Andrea Aliseda

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Dark chocolate has a melting point just below that of your tongue, between 86 to 90 degrees. When it sits inside your mouth, at an average of 98.6 degrees, it can’t help but to melt –– releasing a world of flavor in its wake. 

The flavor of a chocolate bar is based on hundreds of factors, from variety of cacao bean, climate, and soil to degree of fermentation, level of roast and the recipe. A long journey, and in this case, lineage, that shapes the characteristics of each morsel of chocolate, ground, sweetened, and then thoughtfully packaged, ready for consumption.

And yet the trail of trees, laborers, and cacao beans leading up to the euphoric experience of chocolate, with corporate giants like Hershey’s historically leading the way, has been largely in the dark. Which is why the fifth generation of Kahkow, an over 100-year-old cacao planting and producing company, with a one-month-old flagship factory in New York is here, stewarded by Nadia Rizek. 

Rizek’s great-great-grandfather planted the seeds to this concept in 1905, when he immigrated from Palestine to the Dominican Republic (DR) in search of a better life, and finding cacao trees. Since then the family-owned plantations have grown to 25, including independently operated small farms.  

Kahkow’s storefront in Williamsburg.

In 2007 the Rizek family decided to try their hand at making chocolate, so they made a batch exclusive to locals in DR, and it was such a big hit, the family decided to open a store. 

“We came to New York because it’s a global city,” Rizek told Bushwick Daily, “we wanted to share our creations with the rest of the world.”

Their first storefront is located in Williamsburg, Brooklyn. It reveals touches of the Old and New World: a warm island feel and sleek modern design both seamlessly working together to push the next frontier in chocolate. 

To the left is their factory, a peak into their process which can be observed at different stages depending on the day of the week, anchored by a beautiful chestnut colored stone cacao grinder near the window. On the right is a decadent display of artisanal chocolates from all over the world with a corresponding sheet describing taste, origin, ingredients and dietary information. 

World chocolate display.

Straight ahead, and impossible to miss, is the video wall, depicting images of the process and a live view of plantations in the Dominican Republic. All pieces of an extraordinary puzzle that promises to lift the veil of chocolate manufacturing from bean to bar, much like the third wave of specialty coffee, which prides itself on transparency, education, and ethical sourcing. 

The cacao bean, or seed, is nestled inside a fruit called the cacao fruit. It grows on trees and bears seeds inside its pulp, its flavor comparable to mango or lychee. After it’s been picked, the seed along with the pulp become fermented, typically getting covered in banana leaves or placed inside wooden boxes. This process dictates the amount of acidity the cacao bean will impart. Next it is sundried, but carefully, to maintain the perfect amount of moisture.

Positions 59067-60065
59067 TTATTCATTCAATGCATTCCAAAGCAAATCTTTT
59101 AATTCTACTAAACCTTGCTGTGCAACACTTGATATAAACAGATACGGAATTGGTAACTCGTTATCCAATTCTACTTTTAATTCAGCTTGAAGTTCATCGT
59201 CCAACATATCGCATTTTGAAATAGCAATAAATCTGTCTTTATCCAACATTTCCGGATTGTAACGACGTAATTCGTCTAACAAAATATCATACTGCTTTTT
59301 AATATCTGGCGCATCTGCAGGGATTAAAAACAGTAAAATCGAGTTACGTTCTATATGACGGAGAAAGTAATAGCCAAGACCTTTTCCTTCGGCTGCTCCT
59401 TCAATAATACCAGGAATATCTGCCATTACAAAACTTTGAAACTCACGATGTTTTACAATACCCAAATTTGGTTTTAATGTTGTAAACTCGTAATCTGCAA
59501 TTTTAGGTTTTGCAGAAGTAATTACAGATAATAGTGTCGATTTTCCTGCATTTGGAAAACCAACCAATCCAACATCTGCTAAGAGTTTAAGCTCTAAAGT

At this point producers have a reddish-brown product, the raw cacao bean, ready to leave the plantation and head to the roaster. Kahkow sells bags of this in-store. In fact, they sell everything you need to make your own chocolate at home. Their store is stocked with raw beans, roasted and ground nibs, cocoa powder and cocoa butter. All you need to do is just add sugar. 

Rizek believes in honoring the beans, saying, “one cacao bean does not represent an entire country, where there can be thousands of varieties from one country.” 

Interior of Kahkow and its cafe.

Biting into a 70 percent single origin cacao chocolate bar from Kahkow is decadent, but not overbearing, it is void of white noise, letting the nuances sing. The flavors are distinguishable: there’s a high fruitiness that opens up as the bar melts, a tropical flavor akin to pineapple, all rounded out by a rich nuttiness. It’s the type of chocolate that forces one to stop and taste. 

Kahkow’s Chocolatier, Damion Badalamenti, shared that working directly with the plantation opens up an endless well of potential. Excited, Badalamenti expressed one can create a host of different roasting profiles and be able to create a blend from one single origin bean, “bean to bar makes a world of possibility.” 

Within their world of possibility they hope to host tastings, chocolate making workshops for adults and children, and to continue highlighting chocolates of the world on their wall-length shelf. 

And back home, they hope to continue the work they began after hurricane George hit in 1998. 

Chocolate samples.

“Hurricane George was really disastrous for the Dominican Republic,” shared Rizek, which is why they started Fuparoca, an organization aimed to aid cacao plantations and its farmers in DR with technical assistance, assuring their growing practices are ethical and sustainable. 

This century-long cacao legacy is committed to not only growing high quality beans, but to fostering and strengthening a morally pragmatic process from the ground up. As Rizek shared, it continues to nourish, “[the] close-knit relationships [we’ve had] for lots of years.”

Kahkow is a place to feel good about chocolate, a place to ask questions, and hopefully a place that will redefine the standard for chocolate factories everywhere. 

Hours: Tuesday – Sunday, 10am to 7pm, Mondays closed.

Cover photo courtesy of Kahkow.  All other photos by Andrea Aliseda.

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